The efficacy of duloxetine at doses of 80 and 120 mg/day in the treatment of MDD was demonstrated. Tolerability, as measured by TEAEs, and safety were similar to paroxetine 20 mg/day and consistent with previous published data on duloxetine in the treatment of MDD.
Available from: Mark Demitrack
- "Similar to the publications noted above for continuous outcomes, this latter report is informative since the author had full access to the entire registration dossier for this pharmaceutical agent and so was able to summarize information on both positive and negative clinical trial results. For two of the more recently approved antidepressants , duloxetine and selegiline (transdermal patch), the sponsors' peer-reviewed primary data publications were utilized as these appeared to represent nearly exhaustive summaries of their respective development programs (Detke, 2002a, 2002b; Goldstein, 2002, 2004; Perahia, 2006; Feiger, 2006; Bodkin, 2002). The majority of the reference comparison datasets that we have used consist of studies performed in patients preferentially recruited based on the prior likelihood of response to treatment, i.e., patients "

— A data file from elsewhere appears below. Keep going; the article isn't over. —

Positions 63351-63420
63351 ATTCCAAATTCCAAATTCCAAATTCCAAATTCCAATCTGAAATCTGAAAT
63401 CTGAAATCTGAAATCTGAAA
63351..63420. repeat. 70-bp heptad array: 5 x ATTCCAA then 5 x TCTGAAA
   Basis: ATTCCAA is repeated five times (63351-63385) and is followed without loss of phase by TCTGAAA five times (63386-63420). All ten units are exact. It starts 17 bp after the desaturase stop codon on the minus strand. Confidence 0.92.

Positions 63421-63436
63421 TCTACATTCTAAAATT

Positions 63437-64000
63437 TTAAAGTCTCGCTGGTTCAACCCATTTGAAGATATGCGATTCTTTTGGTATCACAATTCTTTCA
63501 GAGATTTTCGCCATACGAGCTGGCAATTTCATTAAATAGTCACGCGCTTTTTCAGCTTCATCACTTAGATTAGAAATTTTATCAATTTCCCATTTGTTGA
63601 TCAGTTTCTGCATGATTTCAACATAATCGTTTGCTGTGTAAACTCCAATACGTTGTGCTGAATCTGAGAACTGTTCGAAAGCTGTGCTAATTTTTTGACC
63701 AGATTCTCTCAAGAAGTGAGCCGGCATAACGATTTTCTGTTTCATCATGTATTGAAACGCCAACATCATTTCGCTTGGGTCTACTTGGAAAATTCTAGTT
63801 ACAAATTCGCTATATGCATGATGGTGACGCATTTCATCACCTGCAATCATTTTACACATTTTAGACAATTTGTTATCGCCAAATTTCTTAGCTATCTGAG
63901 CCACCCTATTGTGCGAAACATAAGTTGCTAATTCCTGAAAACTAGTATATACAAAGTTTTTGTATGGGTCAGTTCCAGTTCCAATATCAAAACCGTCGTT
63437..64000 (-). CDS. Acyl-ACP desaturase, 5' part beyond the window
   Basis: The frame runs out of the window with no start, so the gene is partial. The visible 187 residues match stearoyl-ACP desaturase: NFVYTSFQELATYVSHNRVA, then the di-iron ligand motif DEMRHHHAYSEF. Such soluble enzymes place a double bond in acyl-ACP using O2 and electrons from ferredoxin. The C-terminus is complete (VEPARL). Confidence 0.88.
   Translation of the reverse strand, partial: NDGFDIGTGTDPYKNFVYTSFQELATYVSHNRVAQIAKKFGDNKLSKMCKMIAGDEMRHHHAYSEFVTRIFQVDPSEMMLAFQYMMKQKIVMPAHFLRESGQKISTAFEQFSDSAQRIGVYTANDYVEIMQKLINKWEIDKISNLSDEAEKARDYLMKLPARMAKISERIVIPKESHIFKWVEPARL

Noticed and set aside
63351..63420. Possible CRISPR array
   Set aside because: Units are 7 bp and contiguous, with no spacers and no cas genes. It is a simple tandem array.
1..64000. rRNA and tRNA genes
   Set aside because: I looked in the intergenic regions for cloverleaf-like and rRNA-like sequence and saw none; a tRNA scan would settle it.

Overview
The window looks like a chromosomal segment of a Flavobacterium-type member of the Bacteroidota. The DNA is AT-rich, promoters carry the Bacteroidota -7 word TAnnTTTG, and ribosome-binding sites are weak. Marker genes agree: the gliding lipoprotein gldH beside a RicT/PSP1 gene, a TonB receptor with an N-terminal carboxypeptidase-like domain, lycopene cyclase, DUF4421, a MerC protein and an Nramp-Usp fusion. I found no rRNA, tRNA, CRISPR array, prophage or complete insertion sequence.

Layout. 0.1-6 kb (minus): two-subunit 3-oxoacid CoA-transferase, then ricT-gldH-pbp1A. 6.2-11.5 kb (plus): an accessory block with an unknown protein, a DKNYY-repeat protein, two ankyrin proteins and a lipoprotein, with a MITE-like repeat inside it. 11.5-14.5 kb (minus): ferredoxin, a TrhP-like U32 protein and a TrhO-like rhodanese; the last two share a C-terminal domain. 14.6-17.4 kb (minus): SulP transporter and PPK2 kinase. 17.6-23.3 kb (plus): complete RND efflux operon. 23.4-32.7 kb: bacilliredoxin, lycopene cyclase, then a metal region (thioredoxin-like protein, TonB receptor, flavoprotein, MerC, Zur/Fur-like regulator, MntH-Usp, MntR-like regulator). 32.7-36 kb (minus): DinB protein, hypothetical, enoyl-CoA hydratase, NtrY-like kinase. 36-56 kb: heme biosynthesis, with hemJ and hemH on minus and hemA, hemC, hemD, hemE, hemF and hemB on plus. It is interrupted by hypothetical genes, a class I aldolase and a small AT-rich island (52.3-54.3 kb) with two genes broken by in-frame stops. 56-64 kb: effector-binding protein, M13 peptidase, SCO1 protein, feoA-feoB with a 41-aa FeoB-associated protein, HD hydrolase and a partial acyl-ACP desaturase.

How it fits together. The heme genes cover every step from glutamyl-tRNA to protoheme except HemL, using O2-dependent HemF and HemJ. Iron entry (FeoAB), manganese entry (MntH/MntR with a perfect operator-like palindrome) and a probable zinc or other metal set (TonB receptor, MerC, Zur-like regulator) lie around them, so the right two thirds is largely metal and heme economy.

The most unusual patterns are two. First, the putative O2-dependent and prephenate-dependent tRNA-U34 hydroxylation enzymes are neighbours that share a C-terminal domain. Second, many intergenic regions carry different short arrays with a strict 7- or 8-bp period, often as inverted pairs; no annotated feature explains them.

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ABSTRACT: Transcranial magnetic stimulation (TMS) is a novel treatment for patients with major depressive disorder. Although clearly safer and better tolerated than many other pharmacotherapeutic options or electroconvulsive therapy, questions have persisted about the magnitude of the efficacy of TMS in patients with pharmacoresistant depression, and the clinical significance of these outcomes. Previous studies have explored whether specific patient characteristics are associated with a greater likelihood of clinical benefit. In the largest such analysis conducted to date, the authors confirmed previous observations that the lower the number of prior failed antidepressant treatments, the better the clinical outcome of treatment with TMS. This relationship between prior treatment resistance and subsequent treatment outcome is consistent with previous evidence from antidepressant studies. The authors examined the clinical significance of the treatment effects seen with TMS in pharmacoresistant major depression in their recently completed studies by comparing these outcomes with the results reported in several large, comprehensive published reference datasets of antidepressant medications studied in both treatment-responsive and treatment-resistant patient populations. The efficacy of TMS demonstrated in randomized controlled trials was comparable to that of pharmaceutical antidepressants studied in similarly designed registration trials and to the adjunctive use of atypical antipsychotic medications in controlled trials of antidepressant non-responders. These data may be helpful in treatment-planning decisions when using TMS in clinical practice.